With great pleasure. Peut-on passer à travers ce champ ?

Is there any way across the fields ? Quel est ce joli hameau ?

What pretty place is that? Où peut-on lire les journaux ?

Where can we see the newspapers ? On lit les ouvrages periodiques et les journaux) You may see the periodicals and papers, &c., at the

aux cabinets de lecture au Palais Royal. s reading rooms of the Palais Royal. Donnez-moi un verre de limonade.

Give me a glass of lemonade. Je vous suis bien obligé.

I am obliged to you. J'aime mieux une tasse de café et un verre del

e I prefer a cup of coffee and a glass of liquor. liqueur. Je suis à vos ordres; allons nous en; partons. I am ready let us go. J'ai besoin d'un cheval de selle.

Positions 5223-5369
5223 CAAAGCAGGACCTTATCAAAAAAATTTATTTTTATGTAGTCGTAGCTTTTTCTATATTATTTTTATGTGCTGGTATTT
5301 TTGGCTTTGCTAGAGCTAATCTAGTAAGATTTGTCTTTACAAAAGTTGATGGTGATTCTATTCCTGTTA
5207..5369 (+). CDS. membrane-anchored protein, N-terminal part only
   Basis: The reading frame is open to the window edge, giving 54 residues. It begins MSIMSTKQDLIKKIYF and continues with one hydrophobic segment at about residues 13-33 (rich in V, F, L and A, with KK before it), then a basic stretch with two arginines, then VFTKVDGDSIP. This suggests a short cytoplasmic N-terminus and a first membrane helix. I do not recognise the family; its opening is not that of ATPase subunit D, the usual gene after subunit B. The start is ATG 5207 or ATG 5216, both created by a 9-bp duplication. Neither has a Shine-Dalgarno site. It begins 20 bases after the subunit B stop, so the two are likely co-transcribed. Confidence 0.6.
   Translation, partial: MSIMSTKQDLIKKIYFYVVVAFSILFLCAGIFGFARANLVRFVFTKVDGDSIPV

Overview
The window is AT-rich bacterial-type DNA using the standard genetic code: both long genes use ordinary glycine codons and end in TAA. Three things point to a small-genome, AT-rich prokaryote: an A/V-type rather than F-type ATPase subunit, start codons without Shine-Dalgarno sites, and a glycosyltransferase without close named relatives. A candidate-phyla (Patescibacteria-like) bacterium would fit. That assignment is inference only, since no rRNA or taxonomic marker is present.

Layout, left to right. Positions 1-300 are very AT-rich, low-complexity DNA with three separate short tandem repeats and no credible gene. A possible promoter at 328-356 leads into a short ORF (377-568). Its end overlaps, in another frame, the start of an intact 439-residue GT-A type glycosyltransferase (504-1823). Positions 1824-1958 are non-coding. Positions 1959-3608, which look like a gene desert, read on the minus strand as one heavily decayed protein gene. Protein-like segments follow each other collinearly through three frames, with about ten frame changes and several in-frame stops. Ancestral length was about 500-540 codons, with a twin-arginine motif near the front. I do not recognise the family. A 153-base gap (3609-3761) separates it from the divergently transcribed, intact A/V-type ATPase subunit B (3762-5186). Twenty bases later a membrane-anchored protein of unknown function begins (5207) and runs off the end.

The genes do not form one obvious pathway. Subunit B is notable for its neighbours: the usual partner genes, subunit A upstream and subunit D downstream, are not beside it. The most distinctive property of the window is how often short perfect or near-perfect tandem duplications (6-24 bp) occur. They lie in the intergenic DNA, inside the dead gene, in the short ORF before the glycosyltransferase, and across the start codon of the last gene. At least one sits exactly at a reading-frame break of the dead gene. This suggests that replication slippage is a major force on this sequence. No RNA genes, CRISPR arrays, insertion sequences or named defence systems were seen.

I want a horse to ride. Donnez-lui une mesure d'avoine.

Give him a feed of oats. Il me faut une belle voiture à quatre roues (orl I want a good four-wheeled carriage for travelling voiture de voyage).

carriage).

(What is the price? If the reply is not underCombien demandez-vous ?

stood, say, Ecrivez le, si'l vous plait,-Write it

down, please. C'est trop cher.

It is too dear. Bon jour.

Good day.

BR A DSH AW'S TRAVELLER'S HAND-BOOK TO FRANCE.

SECTION I.

ROUTES TO AND FROM PARIS, IN CONNECTION WITH THE CHEMIN DE FER DU NORD, or Northern Railway of

France; SUPPLYING CALAIS, BOULOGNE, DUNKIRK, LILLE (GHENT), ARRAS, AMIENS, ABBEVILLE, ST. QUENTIN, VALENCIENNES (BRUSSELS, COLOGNE), LAON, REIMS, BEAUVAIS, &c.; IN THE OLD PROVINCES OF PICARDY, ARTOIS, FLANDERS. ROUTE I.

| so; and luggage, if merely going across France to

Belgium and Germany, may be plombé (sealed), to Calais to St. Omer, Lille, Arras, Amiens,